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I guess I just like liking things

Few things rankle me as much as movies being panned and scanned.  I don’t remember when it was that I came to understand what exactly it was , but I do know I signed up immediately for the “Widescreen is the way it was meant to be seen!” camp and haven’t ever left.

This video (found over at 22 Words) explains it in just about the best way I’ve ever seen, so if you’ve still got someone in your life who is wrong about this topic, show them this:

Back in the days of VHS, there weren’t a lot of options for widescreen. It was rare that a movie would be released on VHS in that format. Usually it was limited to big epics or scifi (or big epic scifi), because even then the studios had their audience figured out and knew that the most obsessive fans would be the most willing to pay for new/different versions, especially if it professed to be “the whole movie!”

Even when I knew that widescreen was the best way to watch a movie, I didn’t really understand the “pan & scan” nature of a film cut down for TV screens. I mean, sure, I knew they were cutting stuff, but it never occurred to me that the cutting process created artificial camera movements the director never intended.  Makes sense now (especially after seeing this video) but I didn’t know enough back then, I guess.

Oddly enough, it was seeing Ghostbusters for the first time in widescreen that helped me see the importance of widescreen, and it was just in two little scenes that didn’t even make that much difference. The first scene was after the boys bust the hotel ghost (Onionhead, but you know him as “Slimer”) and are talking to the hotel guy. Venkman is telling him the costs of their services and the joke is that the hotel guy won’t pay it because it’s too much so the guys are going to release the ghost back into the ballroom, which of course makes the hotel guy willing to pay. In the pan & scan version of this scene, you see hotel guy, Venkman, and Stantz, and it works pretty well as described. However, in the actual version of the screen, you also see Spengler, and as Venkman is talking, he glances over at Spengler who is holding up fingers to indicate costs which Venkman then works into his spiel. It adds a whole ‘nother dimension (no pun intended) to the scene, as it continues the “making it up as they go along” nature of this new business the guys are starting. Plus, it’s just funnier.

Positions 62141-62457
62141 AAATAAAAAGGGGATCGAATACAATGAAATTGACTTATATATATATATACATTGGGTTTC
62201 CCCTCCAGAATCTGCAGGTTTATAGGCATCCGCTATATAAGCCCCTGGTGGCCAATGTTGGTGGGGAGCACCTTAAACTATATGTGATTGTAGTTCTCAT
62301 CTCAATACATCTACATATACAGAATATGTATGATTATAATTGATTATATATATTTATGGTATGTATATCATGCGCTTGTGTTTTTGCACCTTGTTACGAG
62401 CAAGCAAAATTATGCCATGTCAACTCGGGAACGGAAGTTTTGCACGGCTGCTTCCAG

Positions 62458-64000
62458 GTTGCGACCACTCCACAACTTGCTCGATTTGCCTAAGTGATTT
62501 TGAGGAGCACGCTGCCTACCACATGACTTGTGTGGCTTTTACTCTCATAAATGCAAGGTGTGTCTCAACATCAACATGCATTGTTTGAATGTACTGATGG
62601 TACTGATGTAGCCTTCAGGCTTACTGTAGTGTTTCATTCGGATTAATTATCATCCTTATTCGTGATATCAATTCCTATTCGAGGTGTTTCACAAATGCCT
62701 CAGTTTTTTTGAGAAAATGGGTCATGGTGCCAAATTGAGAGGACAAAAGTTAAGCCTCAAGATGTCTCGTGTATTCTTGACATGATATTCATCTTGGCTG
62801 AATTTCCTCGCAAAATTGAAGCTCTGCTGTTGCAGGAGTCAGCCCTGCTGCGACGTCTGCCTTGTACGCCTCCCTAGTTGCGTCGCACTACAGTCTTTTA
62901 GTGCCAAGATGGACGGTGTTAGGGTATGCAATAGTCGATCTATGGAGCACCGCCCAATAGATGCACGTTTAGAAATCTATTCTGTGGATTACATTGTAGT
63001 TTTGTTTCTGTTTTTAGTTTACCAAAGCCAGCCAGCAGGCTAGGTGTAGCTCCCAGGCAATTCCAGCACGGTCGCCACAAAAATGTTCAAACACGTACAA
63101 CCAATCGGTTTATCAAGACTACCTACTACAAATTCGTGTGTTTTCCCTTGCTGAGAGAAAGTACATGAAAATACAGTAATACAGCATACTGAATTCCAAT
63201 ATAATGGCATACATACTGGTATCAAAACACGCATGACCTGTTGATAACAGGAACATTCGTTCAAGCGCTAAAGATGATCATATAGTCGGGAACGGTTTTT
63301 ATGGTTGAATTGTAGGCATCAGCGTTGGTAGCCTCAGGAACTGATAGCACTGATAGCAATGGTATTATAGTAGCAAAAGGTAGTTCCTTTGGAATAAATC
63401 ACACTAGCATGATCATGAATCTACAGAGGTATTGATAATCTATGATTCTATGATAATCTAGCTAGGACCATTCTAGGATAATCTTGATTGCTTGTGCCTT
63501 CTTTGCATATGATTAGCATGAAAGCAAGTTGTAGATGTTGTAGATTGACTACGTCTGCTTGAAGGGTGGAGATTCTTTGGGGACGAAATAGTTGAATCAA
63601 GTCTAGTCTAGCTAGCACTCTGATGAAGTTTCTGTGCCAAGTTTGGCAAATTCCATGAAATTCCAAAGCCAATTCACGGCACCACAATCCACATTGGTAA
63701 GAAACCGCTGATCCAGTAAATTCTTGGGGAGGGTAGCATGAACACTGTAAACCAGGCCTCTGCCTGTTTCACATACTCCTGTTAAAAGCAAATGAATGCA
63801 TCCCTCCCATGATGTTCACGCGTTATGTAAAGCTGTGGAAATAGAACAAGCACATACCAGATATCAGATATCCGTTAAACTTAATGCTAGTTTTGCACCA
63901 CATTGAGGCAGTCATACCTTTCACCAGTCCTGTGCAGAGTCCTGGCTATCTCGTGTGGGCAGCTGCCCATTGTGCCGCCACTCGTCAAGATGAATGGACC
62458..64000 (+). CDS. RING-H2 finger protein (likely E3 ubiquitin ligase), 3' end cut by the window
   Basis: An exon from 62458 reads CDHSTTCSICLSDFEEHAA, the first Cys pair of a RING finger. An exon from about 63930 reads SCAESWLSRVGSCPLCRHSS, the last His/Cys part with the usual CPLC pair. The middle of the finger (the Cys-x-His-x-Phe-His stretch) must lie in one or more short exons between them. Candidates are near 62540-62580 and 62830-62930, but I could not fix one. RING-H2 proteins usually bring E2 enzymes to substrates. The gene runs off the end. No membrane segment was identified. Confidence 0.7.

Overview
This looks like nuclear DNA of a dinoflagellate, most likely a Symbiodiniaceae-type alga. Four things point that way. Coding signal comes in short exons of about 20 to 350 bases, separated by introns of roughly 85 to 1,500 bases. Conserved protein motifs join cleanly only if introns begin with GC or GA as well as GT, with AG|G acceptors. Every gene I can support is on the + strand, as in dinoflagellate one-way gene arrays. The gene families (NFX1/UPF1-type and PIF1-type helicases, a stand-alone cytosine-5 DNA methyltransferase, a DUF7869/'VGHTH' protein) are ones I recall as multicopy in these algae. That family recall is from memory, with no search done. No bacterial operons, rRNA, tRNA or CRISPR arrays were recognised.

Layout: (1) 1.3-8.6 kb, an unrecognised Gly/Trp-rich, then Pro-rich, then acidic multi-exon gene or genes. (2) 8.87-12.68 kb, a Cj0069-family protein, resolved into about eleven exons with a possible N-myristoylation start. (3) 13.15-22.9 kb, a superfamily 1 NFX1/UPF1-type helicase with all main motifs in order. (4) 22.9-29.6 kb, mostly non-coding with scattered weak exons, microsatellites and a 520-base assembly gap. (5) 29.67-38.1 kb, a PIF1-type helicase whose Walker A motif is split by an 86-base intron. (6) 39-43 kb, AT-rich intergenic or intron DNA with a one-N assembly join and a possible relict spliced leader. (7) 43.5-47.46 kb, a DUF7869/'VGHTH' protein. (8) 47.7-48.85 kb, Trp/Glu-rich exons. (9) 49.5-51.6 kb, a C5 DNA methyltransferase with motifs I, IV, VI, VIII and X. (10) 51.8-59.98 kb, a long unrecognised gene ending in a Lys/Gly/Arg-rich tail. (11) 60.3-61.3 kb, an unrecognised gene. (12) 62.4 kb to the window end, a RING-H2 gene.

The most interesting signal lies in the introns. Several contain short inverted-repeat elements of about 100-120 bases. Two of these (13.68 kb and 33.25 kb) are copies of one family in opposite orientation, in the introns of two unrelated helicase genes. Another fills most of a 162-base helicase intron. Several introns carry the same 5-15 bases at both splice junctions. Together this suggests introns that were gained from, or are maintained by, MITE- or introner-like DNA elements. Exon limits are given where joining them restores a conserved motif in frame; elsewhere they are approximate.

The second scene is a two-second thing that is even less of a deal than the first one. Dana has shown up at the Ghostbusters office not knowing where else to turn. She’s talking to Janine when (in the pan & scan version) you hear someone running and all of a sudden Venkman is vaulting over a gate to come talk to her.  Right before that, though, in the actual version, way off in the background of Janine and Dana’s conversation you see Venkman pop his head up like a prairie dog, ever so briefly. It’s as if his Pretty Lady Radar has gone ff, and the prairie dogging confirmation sets his feet to running. As I said, it’s this tiny little detail that wouldn’t mean much to anyone, but seeing it for the first time after having seen Ghostbusters so many times on the pan & scan VHS just tickled me.

So I hope this video has turned you from someone who didn’t care or give it much thought before into someone who won’t be able to stand watching a pan & scan version ever again. If that has happened, this site will have not been for naught.

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